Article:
### Comparing DataFrames

# Comparing Relationships in Dataframes with Python

If you work with data, chances are you will need to compare different datasets to each other. One specific task could be to compare the relationships between categorical variables in different datasets. In this blog post, we will use Python and its powerful libraries such as Pandas and NumPy to accomplish this task.

## What are we trying to achieve?

Imagine you have two datasets, a 'base' and a 'comparison' dataset. Each dataset has the same categorical variables, for example 'degree_type' and 'acad_degree'. You want to check if the relationship between these variables is the same in both datasets. For instance, if in the base dataset 'AAS' always corresponds to 'Associates', you want to ensure the same applies to the comparison dataset.

## How do we do it?

We start by creating a function, let's call it 'compare_relationships'. This function will take as input two dataframes and the names of two variables we want to compare. The function will then create contingency tables for each dataset using the Pandas 'crosstab' function.

` ````
def compare_relationships(base_df, compare_df, var1, var2):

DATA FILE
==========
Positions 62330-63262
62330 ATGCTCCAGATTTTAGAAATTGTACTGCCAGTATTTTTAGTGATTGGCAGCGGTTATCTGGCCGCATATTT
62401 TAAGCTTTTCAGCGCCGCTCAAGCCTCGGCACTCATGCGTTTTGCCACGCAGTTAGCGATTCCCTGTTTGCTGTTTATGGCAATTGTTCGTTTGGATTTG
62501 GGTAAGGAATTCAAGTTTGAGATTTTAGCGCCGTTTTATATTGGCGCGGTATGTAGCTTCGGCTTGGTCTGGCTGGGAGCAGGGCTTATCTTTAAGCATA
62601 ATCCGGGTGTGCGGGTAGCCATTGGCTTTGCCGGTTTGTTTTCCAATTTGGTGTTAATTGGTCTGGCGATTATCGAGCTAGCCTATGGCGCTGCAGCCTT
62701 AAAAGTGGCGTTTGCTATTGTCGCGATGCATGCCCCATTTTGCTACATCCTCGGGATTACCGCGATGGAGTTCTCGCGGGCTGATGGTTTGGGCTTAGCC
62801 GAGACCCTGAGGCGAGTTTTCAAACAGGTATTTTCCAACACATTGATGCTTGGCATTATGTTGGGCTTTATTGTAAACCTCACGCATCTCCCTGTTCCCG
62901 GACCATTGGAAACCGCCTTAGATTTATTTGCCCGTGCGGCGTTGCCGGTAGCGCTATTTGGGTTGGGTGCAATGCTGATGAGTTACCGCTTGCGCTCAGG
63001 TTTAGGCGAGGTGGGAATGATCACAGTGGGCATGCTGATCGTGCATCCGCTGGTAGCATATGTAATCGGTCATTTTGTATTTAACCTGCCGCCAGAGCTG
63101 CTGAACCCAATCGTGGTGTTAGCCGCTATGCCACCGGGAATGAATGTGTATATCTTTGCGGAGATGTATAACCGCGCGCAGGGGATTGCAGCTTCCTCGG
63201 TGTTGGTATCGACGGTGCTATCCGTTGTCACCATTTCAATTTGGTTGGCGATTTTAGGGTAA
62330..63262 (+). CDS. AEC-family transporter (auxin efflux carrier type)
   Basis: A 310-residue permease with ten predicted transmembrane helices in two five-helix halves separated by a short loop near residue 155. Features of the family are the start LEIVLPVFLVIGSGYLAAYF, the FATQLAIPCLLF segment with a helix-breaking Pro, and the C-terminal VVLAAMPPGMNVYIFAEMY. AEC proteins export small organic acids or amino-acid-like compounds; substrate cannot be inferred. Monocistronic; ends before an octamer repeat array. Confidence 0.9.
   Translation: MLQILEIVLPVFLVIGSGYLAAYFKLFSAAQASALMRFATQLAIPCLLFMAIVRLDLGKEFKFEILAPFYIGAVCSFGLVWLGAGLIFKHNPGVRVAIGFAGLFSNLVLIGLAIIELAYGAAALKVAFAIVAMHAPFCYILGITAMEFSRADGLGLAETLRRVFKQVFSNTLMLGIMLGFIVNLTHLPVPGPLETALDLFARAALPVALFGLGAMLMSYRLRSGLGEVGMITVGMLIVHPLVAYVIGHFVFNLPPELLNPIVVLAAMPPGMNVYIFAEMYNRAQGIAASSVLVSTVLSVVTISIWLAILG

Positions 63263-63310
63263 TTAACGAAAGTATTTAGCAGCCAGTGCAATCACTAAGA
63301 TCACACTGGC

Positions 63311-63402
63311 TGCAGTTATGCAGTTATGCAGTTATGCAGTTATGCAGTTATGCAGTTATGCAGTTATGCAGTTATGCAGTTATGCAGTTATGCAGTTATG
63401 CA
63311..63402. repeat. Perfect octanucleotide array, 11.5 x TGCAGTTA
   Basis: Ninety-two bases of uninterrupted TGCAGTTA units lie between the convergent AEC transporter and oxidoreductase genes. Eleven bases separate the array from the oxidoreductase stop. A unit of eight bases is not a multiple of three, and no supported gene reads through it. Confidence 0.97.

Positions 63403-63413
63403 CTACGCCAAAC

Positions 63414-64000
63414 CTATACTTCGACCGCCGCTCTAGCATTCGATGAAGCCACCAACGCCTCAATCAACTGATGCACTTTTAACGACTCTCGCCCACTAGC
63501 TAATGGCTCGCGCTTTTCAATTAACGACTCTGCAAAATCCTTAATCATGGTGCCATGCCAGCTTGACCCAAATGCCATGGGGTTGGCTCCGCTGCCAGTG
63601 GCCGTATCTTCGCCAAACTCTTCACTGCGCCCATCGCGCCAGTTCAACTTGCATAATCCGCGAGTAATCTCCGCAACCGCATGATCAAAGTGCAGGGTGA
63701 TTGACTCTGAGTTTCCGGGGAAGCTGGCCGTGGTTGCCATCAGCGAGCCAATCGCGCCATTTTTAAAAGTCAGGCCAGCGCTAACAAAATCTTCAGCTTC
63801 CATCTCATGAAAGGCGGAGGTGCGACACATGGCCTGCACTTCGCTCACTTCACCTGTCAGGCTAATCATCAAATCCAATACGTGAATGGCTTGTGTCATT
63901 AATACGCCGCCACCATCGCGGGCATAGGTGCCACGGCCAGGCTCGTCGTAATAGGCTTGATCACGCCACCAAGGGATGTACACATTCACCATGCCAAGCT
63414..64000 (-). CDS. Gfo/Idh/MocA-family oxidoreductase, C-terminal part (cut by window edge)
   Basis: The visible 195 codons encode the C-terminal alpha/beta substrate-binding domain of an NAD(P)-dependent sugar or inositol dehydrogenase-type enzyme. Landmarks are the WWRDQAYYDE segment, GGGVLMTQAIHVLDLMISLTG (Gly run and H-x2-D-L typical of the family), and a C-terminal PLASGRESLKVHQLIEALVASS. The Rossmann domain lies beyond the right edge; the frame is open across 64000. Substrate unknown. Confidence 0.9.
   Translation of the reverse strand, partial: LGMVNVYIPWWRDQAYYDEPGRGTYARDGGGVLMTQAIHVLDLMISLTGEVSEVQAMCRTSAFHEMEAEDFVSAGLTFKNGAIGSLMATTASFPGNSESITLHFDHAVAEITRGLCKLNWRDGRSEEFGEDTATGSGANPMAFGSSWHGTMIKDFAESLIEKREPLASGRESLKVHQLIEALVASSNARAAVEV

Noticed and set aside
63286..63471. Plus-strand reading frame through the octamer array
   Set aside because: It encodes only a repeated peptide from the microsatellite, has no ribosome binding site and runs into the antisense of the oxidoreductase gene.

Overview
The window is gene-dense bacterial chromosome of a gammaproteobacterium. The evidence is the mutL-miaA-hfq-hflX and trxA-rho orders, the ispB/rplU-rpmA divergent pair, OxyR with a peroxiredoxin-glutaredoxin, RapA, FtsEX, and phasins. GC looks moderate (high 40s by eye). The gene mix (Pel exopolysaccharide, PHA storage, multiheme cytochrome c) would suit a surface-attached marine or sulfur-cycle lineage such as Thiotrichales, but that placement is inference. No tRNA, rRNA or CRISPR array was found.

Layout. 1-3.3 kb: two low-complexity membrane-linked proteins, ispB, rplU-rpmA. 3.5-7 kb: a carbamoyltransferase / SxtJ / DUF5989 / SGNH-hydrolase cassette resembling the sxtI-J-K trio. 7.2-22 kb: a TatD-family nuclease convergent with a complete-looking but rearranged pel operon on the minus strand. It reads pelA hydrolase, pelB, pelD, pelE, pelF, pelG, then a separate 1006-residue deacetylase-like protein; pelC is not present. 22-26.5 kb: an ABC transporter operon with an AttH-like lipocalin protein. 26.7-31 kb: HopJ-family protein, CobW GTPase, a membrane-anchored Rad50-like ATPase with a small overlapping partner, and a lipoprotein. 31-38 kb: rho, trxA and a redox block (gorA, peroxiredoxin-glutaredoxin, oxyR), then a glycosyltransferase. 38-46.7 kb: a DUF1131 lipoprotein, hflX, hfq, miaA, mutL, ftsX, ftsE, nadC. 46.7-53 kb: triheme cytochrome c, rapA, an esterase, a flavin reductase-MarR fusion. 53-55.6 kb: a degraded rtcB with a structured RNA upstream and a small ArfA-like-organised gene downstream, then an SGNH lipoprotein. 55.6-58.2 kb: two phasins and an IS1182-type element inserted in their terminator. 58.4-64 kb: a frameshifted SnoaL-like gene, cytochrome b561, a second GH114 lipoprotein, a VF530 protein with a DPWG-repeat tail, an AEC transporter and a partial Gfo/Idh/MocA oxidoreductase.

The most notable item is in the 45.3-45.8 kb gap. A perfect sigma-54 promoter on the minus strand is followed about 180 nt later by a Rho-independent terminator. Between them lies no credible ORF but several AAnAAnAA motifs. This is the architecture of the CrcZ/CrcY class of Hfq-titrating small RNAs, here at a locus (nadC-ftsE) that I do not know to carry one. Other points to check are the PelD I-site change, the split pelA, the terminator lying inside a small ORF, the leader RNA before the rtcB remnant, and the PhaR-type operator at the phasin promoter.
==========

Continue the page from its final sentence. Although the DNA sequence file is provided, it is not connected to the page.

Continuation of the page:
# Create crosstabs for each dataframe
contingency_base = pd.crosstab(base_df[var1], base_df[var2])
contingency_compare = pd.crosstab(compare_df[var1], compare_df[var2])
```

Next, it will retrieve the unique categories of the first variable from both datasets, and for each unique category, it will get the corresponding categories from the second variable. Finally, it will check if these sets of categories are the same in both datasets.

` ````
for cat in all_var1_cats:
base_var2_cats = set(contingency_base.loc[cat][contingency_base.loc[cat]>0].index) if cat in base_var1_cats else set()
compare_var2_cats = set(contingency_compare.loc[cat][contingency_compare.loc[cat]>0].index) if cat in compare_var1_cats else set()
# If the relationships are not the same, add them to the list
if base_var2_cats != compare_var2_cats:
different_relationships.append((cat, base_cats, compare_cats))
```

Now, we have a function that can take two dataframes and two variables, and return a list of categories for which the relationships in the two dataframes are different.

## Printing the results

Finally, we can use a simple loop to print out these differences. We add checks to see if a category is not present in one of the dataframes.

` ````
for rel in diff_relationships:
degree, base_cats, compare_cats = rel
if not base_cats:
print(f"For '{degree}', this category was not present in the base data.")
elif not compare_cats:
print(f"For '{degree}', this category was not present in the comparison data.")
else:
print(f"For '{degree}', base categories are {base_cats'}, but comparison categories are {compare_cats}.")
```

## Conclusion

By using Python's powerful data manipulation libraries like Pandas, we can write concise code to compare relationships in dataframes. This approach is flexible and doesn't require hardcoding any relationships. By systematically going through each category in a variable, we can determine how it relates to another variable in different datasets and highlight any discrepancies.

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